Try to listen objectively, take notes, when you’re calm, ask questions about the things you don’t yet understand, pace yourself, learn one new thing at a time, become willing to relax back into the ebb and flow of diabetes. I’m speaking to me here, too. An occasional 300 is not going to kill us. An occasional 50 is not going to kill us. An occasional bleeding injection site is not going to kill us. An occasional painful BG test is not going to kill us. A less-than-stellar nutrition appointment is not going to kill us. One frustrating endo appointment is not going to kill us. A grandmother or cousin or co-worker making an insensitive comment or offering us something we shouldn’t eat is not going to kill us.

The next time you feel like freaking out at someone on your care team - from your wife to your mother, your doctor or her nurse, your pharmacist or someone on-line who gives you advice you find less than helpful, a co-worker or team mate who makes a well-meaning comment that is so ignorant that you could scream, think of Bobby, struggling in the icy gray sea, doing his very best to save the life of a friend, putting his friend’s life above his own, and ask yourself, "Am I drowning one of the people who is trying to help me?"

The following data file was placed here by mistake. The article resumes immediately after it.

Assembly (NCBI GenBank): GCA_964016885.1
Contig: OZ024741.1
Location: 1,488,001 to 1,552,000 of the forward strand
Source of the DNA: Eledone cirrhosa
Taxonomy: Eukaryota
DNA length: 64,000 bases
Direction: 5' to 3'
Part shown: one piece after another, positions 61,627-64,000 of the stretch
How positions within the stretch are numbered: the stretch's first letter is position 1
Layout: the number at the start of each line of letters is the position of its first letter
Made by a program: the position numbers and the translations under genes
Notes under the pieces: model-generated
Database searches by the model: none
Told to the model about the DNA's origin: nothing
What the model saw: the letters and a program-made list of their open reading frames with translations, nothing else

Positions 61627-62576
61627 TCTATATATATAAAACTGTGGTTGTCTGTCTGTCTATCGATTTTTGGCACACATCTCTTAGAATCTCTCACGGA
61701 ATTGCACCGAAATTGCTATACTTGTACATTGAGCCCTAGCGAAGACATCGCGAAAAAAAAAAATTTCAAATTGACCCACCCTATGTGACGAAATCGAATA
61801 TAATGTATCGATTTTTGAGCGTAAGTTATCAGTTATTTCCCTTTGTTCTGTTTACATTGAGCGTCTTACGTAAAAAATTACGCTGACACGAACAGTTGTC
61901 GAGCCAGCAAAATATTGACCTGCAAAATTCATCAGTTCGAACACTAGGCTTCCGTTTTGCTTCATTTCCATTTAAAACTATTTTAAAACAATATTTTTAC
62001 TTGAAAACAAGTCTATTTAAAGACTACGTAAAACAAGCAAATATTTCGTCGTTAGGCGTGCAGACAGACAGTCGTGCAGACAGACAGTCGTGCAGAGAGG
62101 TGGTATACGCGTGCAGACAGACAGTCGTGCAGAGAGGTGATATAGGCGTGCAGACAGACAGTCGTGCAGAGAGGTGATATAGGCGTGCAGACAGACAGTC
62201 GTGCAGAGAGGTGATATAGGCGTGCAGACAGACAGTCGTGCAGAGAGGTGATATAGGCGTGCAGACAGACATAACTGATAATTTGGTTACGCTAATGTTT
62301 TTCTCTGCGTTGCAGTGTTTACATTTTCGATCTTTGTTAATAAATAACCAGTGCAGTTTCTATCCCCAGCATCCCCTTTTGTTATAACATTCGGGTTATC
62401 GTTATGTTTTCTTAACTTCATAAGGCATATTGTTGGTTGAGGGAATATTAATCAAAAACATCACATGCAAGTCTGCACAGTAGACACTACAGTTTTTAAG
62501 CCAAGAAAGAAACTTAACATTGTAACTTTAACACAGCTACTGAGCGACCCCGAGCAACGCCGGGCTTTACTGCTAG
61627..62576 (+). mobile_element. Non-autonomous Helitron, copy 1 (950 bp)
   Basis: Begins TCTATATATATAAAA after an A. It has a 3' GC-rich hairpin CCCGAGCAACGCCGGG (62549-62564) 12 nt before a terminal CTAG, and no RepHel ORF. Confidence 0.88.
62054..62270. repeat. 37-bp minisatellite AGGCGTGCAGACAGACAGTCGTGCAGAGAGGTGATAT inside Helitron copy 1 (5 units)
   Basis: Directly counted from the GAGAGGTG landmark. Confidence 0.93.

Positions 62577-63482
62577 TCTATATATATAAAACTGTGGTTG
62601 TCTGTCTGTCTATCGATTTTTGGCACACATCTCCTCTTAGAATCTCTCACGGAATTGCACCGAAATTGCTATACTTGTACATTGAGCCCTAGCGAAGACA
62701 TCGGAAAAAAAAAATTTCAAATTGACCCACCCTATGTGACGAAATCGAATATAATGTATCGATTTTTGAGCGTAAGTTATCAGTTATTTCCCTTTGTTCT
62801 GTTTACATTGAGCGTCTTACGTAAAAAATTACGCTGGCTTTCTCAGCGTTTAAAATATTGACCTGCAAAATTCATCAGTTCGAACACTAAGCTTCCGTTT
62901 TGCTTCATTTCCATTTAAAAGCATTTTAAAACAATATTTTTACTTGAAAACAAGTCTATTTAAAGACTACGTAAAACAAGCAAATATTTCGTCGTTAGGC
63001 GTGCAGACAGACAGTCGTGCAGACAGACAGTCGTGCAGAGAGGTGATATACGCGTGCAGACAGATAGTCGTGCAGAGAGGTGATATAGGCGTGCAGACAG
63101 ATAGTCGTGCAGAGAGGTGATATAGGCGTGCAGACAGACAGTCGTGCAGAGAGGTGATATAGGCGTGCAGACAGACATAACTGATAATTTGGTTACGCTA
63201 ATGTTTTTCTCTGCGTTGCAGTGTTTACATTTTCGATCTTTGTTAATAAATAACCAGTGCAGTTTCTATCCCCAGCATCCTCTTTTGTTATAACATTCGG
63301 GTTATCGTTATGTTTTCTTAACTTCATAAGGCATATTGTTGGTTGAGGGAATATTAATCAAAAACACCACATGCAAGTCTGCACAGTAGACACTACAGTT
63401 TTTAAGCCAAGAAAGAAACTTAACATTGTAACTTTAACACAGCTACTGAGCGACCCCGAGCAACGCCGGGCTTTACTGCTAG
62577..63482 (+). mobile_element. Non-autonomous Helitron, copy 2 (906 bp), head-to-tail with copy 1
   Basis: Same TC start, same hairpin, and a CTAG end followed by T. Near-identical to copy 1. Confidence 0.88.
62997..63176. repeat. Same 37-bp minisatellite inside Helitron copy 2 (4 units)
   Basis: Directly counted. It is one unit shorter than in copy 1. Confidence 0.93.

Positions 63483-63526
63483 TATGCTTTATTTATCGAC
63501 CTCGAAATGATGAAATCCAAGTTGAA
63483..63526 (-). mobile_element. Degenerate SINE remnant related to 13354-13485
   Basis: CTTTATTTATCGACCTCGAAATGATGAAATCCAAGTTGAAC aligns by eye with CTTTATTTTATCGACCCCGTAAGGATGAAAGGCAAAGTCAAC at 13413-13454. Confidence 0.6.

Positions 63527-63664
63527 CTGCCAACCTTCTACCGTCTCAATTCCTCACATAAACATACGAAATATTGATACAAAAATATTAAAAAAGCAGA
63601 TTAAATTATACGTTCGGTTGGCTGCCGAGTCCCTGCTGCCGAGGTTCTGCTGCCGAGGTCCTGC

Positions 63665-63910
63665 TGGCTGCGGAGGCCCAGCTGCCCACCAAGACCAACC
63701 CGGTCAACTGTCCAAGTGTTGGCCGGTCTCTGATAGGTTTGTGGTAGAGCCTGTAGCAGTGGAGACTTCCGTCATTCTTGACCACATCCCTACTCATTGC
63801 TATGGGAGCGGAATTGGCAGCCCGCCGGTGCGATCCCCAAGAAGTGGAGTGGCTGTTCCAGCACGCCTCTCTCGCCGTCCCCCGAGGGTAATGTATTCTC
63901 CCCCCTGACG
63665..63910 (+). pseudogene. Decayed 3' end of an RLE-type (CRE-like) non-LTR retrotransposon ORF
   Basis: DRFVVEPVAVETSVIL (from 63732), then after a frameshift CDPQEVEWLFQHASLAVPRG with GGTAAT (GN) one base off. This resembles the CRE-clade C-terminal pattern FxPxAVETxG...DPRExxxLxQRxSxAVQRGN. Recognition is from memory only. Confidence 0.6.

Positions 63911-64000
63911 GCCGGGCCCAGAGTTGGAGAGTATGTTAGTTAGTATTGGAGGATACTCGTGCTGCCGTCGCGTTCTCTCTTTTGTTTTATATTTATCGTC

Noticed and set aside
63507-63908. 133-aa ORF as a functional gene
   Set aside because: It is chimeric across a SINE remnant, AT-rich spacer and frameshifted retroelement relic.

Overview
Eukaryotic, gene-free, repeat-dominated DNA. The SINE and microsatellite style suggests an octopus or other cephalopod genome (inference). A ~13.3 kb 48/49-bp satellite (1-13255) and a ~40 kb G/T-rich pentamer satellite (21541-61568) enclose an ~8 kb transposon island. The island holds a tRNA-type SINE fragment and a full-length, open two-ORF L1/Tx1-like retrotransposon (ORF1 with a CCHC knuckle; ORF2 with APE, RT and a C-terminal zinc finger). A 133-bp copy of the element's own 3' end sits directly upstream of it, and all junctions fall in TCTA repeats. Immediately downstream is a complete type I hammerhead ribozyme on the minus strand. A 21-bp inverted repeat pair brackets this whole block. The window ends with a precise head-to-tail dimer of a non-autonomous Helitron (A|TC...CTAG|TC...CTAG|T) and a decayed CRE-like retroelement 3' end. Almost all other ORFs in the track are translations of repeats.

Maybe we could tone back the anger a bit, ramp back on the panic, take a step back from the tart retort, breathe and find it in our hearts to be grateful that other people - as imperfect as we all are - are at least willing to try to help us. We can be gracious, compassionate, forgiving. If it’s not helpful, we can say, “Hey, thanks but no thanks” with a warm, heart-felt smile.

We can take a minute to look at it from Bobby’s point of view: he’s not a super hero, but bless his heart, he’s swimming for us just as hard as he can.